Green Room

Teachers Union: We’re Disconnected From Our Members

posted at 7:58 pm on January 21, 2014 by

In the wake of persistent membership losses, the National Education Association began a review of its organizational structure in an effort to improve efficiency and cut costs. Part of the project included a survey of NEA’s board of directors, state affiliate officers, Representative Assembly delegates and rank-and-file members.

The survey response rate itself suggested a problem. Thirty-eight percent of those holding an elected position responded, but only 10 percent of the rank-and-file did so. Since part of the survey sought to gauge member involvement, NEA was not off to a roaring start.

Each answer was analyzed in aggregate as well as within the governance level to which each respondent belonged. The first consensus was “NEA’s governance structure is too large and cumbersome to be effective.” A number of respondents referred to the union as “top-heavy” and disconnected from rank-and-file members. Even within the top levels of the organization, some leaders expressed a desire to remove levels of governance, or reduce the size of representative bodies.

Few members of each group said that the work of any level of the union’s governance structure was “relevant to their work as an educator.” Coupled with that was a desire for NEA to focus more on education issues and less on everything else. Even when education was the main topic, many at every level felt that the annual Representative Assembly (RA) and the board meetings did not spend enough time on business and spent too much time on ceremony.

The results of the governance review might result in less frequent RAs, or a smaller board of directors, or any number of other internal structural changes, but NEA’s greatest challenge is how (or whether) it deals with its relative irrelevance to the daily lives of its members.

To illustrate, the union asked the rank-and-file members whether they had contact with a union representative in the past year. Three-quarters had met at least once with a local building rep and 60 percent had contact with a local affiliate board member. But very few members had any contact whatsoever from a union rep above the local level.

More than 60 percent had zero contact with the state affiliate board, more than 70 percent had zero contact with an RA delegate, and more than 80 percent had zero contact with a member of the NEA board of directors.

The middle statistic is the most significant. There are anywhere from 7,000 to 9,000 delegates that attend the annual convention, and boast about being “the world’s largest democratic deliberative body.” In practical terms, the RA cannot be very democratic or deliberative if it never hears from three-quarters of its constituents.

But it is difficult to generate outrage on behalf of the rank-and-file, since they seem to be perfectly content – especially the younger members – with their lack of contact with NEA at any level. This is causing much consternation at NEA, but not much among young teachers.

The most involved NEA activists are much older than the rank-and-file members. When asked to explain why so few young members attend the RA, state affiliate leaders had remarkably similar answers:

Alaska: “Many younger members don’t know about RA, and don’t understand the association.”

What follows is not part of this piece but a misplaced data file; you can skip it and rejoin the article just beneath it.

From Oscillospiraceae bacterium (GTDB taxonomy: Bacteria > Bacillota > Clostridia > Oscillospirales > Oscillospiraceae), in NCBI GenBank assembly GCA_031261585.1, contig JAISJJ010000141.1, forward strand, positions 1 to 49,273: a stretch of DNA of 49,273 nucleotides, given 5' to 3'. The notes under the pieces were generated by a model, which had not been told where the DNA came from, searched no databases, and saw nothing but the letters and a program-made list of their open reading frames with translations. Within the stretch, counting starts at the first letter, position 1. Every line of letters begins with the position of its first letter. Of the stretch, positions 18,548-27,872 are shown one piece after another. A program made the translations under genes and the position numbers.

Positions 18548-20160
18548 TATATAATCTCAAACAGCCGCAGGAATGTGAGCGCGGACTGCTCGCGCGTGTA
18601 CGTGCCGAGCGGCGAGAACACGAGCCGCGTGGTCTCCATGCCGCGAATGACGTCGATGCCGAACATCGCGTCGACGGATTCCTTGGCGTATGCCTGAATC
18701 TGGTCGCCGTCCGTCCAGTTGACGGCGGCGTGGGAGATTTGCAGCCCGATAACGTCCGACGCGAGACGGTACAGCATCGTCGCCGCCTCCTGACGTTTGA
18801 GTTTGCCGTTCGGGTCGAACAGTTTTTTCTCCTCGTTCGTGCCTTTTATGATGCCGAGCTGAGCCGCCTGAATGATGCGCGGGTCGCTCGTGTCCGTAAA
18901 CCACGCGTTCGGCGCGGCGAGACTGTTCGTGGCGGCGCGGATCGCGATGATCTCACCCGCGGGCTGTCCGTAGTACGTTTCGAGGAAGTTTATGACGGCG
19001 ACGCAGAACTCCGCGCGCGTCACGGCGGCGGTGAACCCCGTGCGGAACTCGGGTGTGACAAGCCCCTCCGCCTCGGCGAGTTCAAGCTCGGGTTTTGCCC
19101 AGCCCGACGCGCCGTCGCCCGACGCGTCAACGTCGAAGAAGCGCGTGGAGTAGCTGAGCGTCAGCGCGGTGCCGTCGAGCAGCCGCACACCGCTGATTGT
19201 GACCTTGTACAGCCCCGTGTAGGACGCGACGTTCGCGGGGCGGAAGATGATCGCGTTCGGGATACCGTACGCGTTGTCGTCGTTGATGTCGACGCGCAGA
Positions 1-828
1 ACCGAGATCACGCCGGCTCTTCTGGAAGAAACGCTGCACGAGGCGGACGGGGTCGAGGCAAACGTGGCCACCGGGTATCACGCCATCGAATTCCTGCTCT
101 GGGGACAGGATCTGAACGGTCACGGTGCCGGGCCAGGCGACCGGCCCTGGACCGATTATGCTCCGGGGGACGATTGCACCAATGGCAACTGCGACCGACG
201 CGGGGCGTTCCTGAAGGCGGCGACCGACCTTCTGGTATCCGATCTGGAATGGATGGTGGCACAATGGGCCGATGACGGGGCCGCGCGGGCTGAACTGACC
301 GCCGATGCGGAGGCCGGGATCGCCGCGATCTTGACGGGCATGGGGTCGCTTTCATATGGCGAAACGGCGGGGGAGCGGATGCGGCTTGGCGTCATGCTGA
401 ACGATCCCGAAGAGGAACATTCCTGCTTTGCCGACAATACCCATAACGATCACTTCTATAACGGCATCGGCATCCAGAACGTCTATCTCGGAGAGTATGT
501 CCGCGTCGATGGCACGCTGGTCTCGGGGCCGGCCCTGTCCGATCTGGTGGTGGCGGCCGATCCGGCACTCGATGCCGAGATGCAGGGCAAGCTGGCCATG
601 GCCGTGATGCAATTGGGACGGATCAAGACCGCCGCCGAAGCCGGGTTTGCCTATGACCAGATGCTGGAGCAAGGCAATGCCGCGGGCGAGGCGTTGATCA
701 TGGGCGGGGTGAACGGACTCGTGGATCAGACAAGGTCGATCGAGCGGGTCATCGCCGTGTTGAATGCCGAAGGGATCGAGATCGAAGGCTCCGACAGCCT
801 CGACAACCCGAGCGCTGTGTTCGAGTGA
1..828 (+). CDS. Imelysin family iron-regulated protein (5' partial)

Arizona: “They are often unaware of the RA or NEA as parent group, and they are not sought out to run/attend.”

California: “Some members do not know what NEA does and some don’t even know that they are NEA members!”

Colorado: “Most of our members including those under 35 do not have any idea that RA exists let alone how to be elected as a delegate.”

Montana: “Awareness about the NEA RA amongst younger members is low.”

New York: “[Little] knowledge of what the RA does/why it matters.”

In addition to these reasons, many affiliates noted that many older delegates go every year and don’t step aside for others to take their place – or, to be more accurate, to allow their funding to attend the RA to go to someone else. One state affiliate stated that the younger members “have little name recognition and are not likely to be elected if they run.”

Both supporters and opponents of the teachers’ unions should learn from this. Ordinary teachers and rank-and-file members should not be criticized for the actions of their union, nor should they be expected to defend those actions. Chances are they haven’t a clue what the union above the local level is up to. At the same time, the unions can’t use ordinary teachers and rank-and-file members as a shield against criticism of the union’s actions. Very little of NEA’s agenda was created by popular demand, or even created with popular knowledge.

What comes out of NEA headquarters is owned by the people inside that building. We should all keep that in mind when determining how to respond.

Recently in the Green Room:

Blowback

Note from Hot Air management: This section is for comments from Hot Air's community of registered readers. Please don't assume that Hot Air management agrees with or otherwise endorses any particular comment just because we let it stand. A reminder: Anyone who fails to comply with our terms of use may lose their posting privilege.

Trackbacks/Pings

Trackback URL

Comments

Thirty-eight percent of those holding an elected position responded

That, in some ways, is the most shocking statement of all in this article. The people who are elected to represent union members can’t be bothered to respond to a union survey about involvement?

It’s really not surprising that only ten percent of the rank-and-file responded, but one would expect the leadership to be a little more engaged.

Horologium on January 21, 2014 at 8:37 PM

I’d offer that the best response would a National Right-To-Work Law.

TKindred on January 21, 2014 at 8:40 PM

What comes out of NEA headquarters is owned by the people inside that building. We should all keep that in mind when determining how to respond.

Maybe…